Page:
Counseling is a vital part of our treatment approach at Jaywalker. Our licensed therapists provide counseling in an individual and group setting to address the underlying issue that may be contributing to your alcohol addiction. They also help you develop coping strategies for relapse prevention.

During counseling sessions, you have a secure and private environment to dive into your thoughts, emotions, and behaviors linked to alcohol consumption. You can identify triggers and behavior patterns and acquire healthy coping strategies to handle stress and cravings. Through counseling, you gain insight into your addiction and acquire the skills needed for long-term

Aftercare planning is an essential aspect of our program at Jaywalker. We recognize that recovery doesn’t end after completing treatment, which is why we assist our clients in creating a comprehensive aftercare plan. This plan includes strategies and resources to support your sobriety and prevent relapse. Our addiction treatment team works closely with you to uncover your specific needs and connect you with ongoing support systems, such as outpatient counseling, support groups, and community resources. By providing a solid aftercare plan, we aim to ensure you have the tools and support necessary for a successful and lasting recovery.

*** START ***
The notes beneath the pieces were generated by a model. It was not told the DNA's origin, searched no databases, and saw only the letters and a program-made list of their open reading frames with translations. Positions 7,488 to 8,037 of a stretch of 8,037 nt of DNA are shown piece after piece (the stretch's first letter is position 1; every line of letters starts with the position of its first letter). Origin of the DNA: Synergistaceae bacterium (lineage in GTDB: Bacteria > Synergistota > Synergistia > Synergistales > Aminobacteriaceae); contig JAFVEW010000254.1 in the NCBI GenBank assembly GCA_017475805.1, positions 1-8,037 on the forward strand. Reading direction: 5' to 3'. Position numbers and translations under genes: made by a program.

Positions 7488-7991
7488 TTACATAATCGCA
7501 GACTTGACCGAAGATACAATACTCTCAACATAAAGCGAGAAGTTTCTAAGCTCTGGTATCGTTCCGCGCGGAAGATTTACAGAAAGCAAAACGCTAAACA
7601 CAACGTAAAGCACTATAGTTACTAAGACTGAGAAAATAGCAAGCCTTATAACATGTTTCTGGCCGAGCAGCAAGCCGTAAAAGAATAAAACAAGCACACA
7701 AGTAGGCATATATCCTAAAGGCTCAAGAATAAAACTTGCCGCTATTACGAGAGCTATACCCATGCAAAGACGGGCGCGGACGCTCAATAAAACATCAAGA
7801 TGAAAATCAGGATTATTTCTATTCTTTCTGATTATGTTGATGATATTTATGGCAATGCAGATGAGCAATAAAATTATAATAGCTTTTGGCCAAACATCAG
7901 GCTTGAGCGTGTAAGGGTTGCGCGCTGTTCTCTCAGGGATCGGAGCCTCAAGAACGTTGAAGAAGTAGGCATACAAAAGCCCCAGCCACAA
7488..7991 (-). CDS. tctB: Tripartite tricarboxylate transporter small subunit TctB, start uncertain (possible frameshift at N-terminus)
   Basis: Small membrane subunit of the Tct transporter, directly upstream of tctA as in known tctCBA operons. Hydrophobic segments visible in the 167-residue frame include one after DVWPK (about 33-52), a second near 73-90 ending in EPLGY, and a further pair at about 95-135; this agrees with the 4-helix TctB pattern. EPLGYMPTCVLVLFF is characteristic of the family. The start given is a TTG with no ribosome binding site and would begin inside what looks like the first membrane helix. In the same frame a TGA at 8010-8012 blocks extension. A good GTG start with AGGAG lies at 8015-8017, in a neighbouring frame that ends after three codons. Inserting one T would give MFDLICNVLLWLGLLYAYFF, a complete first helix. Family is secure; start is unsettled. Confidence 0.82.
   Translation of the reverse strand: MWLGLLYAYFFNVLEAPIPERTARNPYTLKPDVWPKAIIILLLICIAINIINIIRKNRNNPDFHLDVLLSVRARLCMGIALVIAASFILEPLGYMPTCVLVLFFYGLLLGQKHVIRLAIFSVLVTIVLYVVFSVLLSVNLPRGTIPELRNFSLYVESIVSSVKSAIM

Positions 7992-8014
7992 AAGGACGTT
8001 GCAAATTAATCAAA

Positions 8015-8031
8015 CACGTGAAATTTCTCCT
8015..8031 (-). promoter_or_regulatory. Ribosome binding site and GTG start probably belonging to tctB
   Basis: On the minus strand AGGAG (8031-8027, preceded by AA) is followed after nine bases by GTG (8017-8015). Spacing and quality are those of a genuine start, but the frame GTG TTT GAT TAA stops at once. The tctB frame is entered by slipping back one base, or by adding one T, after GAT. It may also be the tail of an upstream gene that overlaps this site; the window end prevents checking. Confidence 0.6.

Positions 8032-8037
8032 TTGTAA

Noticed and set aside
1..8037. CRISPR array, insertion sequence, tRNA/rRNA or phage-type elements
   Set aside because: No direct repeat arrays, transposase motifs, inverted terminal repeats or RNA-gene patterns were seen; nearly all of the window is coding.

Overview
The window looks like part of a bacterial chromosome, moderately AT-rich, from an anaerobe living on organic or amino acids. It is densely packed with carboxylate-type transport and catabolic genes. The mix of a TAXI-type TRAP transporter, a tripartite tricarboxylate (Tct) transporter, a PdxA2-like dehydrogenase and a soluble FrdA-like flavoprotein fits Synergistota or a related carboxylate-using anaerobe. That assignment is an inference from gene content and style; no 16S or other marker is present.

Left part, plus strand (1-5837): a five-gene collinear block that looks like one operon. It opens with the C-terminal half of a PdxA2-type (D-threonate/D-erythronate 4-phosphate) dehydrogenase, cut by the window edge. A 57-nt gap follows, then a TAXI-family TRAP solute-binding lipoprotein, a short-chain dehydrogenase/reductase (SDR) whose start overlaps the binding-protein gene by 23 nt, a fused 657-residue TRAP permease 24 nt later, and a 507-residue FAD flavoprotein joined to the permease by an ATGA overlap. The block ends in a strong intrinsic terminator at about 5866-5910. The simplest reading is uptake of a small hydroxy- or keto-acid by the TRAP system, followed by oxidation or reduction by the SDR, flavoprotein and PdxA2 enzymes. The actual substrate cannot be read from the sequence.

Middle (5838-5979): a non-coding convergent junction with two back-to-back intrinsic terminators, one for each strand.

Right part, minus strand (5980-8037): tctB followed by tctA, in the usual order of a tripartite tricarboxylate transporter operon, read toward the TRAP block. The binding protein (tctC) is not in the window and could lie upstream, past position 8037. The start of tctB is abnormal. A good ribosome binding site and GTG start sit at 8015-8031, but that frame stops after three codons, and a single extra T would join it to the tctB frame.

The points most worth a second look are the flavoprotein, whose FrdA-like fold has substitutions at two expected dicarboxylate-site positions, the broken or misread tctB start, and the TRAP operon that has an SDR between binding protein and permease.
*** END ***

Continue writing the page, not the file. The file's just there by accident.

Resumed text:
Get the Help You Need at Jaywalker

If you or someone you care about is struggling with alcohol addiction, it’s important to know that getting help is a brave and positive step towards a healthier and happier life. At Jaywalker, we understand that addiction is a complex issue, and we’re here to help you find your way to recovery. Our alcohol rehab program is designed to provide a supportive and effective environment that is tailored to meet individual needs. We believe that recovery is possible for everyone, and we’re committed to helping you achieve your sobriety goals. Contact Jaywalker today and take the first step towards a brighter future.